For example, take a C chord. One of the requirements for a chord to be a chromatic mediant is that it is a major/minor third away from the root. So why are chords like Cm, Fm, C♯ and F♯ considered chromatic mediants as well?

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    Can you give an example of where you've heard those chords referred to in such a way? I've never encountered that. However, all of those chords contain the mediant or submediant pitches (E/Eb, A/Ab) relative to C major/minor. – Aaron Dec 17 '20 at 22:16
  • I was reading an article from en.wikipedia.org/wiki/Chromatic_mediant – MiaLee Dec 18 '20 at 5:39

Your understanding of a chromatic mediant relationship is correct, so the chords you listed do not of have a chromatic mediant relationship to C major.

However, those four chords (Cm, Fm, C♯, F♯) all have roots a third away from A. A minor is the relative minor of C major, which means the two keys share the same key signature. So I think the source you were reading was listing out the chromatic mediants for the relative minor.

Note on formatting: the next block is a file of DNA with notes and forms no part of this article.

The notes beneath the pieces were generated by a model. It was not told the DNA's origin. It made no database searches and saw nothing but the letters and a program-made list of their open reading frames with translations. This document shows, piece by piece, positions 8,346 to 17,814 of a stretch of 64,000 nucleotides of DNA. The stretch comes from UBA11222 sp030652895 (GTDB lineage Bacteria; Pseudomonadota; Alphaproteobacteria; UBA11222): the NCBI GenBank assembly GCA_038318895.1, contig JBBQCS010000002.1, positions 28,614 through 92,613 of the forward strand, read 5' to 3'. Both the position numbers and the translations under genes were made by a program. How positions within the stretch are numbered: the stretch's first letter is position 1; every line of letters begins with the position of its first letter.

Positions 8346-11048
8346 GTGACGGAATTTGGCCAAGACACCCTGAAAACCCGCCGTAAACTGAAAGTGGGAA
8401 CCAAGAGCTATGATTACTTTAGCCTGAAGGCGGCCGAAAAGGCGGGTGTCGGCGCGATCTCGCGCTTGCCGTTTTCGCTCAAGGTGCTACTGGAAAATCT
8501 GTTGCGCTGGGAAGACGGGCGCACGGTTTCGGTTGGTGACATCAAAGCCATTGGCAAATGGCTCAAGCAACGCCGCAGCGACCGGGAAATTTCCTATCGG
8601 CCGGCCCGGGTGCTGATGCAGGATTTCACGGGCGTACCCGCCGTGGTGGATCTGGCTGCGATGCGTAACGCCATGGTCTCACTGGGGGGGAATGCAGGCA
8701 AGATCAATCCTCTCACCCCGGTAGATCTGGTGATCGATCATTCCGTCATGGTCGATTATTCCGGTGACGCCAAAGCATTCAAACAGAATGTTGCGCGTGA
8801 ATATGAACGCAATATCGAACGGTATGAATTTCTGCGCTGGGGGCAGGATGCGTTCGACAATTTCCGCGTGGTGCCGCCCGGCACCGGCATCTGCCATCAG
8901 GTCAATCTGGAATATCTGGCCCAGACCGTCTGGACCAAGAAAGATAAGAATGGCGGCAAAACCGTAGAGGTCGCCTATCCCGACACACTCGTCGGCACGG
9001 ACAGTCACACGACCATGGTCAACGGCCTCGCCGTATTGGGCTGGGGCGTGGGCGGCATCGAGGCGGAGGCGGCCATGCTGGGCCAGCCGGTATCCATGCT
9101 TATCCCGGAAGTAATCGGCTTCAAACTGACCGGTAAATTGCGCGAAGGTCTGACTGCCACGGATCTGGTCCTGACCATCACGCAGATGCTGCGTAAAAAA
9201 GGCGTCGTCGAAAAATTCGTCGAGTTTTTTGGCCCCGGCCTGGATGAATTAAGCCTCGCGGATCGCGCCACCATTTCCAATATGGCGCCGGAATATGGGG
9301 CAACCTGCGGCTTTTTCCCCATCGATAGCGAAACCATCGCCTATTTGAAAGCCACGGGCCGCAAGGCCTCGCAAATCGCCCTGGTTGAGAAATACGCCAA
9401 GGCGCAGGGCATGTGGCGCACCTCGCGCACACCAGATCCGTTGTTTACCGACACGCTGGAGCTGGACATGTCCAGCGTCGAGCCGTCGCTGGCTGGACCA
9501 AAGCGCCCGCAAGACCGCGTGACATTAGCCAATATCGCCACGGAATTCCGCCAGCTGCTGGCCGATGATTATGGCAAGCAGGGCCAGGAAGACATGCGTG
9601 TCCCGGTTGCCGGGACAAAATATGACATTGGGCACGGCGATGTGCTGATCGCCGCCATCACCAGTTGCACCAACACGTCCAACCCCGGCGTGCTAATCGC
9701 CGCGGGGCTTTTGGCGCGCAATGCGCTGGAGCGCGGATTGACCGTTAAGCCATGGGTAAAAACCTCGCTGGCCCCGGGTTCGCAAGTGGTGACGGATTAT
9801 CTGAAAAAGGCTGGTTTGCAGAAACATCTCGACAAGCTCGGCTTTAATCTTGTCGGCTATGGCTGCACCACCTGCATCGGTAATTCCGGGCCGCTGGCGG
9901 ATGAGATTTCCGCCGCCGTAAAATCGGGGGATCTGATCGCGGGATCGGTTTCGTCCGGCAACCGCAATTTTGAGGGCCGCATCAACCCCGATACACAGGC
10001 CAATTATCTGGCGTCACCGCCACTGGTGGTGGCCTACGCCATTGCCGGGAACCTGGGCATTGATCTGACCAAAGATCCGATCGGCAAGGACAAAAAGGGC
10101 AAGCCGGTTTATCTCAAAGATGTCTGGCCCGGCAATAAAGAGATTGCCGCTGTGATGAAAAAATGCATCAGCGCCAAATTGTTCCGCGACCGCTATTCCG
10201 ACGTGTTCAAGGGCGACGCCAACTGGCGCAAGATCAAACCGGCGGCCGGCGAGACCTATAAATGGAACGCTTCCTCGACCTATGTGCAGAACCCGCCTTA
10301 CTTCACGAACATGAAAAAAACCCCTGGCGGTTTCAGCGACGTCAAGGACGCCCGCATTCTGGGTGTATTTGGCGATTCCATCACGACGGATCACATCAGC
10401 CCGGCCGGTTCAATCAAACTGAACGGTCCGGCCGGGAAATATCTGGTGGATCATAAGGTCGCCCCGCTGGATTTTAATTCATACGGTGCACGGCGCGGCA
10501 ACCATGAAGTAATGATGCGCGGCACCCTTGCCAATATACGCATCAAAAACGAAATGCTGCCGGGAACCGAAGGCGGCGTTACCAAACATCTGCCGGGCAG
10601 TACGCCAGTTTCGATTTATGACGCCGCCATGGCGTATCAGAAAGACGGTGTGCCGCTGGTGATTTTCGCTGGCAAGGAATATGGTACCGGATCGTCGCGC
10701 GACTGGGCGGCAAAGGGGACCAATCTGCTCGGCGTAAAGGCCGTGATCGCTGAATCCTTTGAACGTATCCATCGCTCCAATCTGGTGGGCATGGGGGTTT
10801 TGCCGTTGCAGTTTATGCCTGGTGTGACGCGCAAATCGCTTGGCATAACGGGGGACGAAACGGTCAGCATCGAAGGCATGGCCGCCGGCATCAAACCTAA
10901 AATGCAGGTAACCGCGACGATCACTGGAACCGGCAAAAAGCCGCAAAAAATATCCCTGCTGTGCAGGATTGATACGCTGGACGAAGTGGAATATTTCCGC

• I see. It just happens that those chords share similar notes with C major. Does this mean that every chord has their own chromatic mediant? – MiaLee Dec 18 '20 at 5:37
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    @MiaLee That's correct -- every chord has it's own set of chromatic mediants, based on the root of the primary chord. – Aaron Dec 18 '20 at 7:37
  • I see. I understand it now thank you. – MiaLee Dec 18 '20 at 8:40

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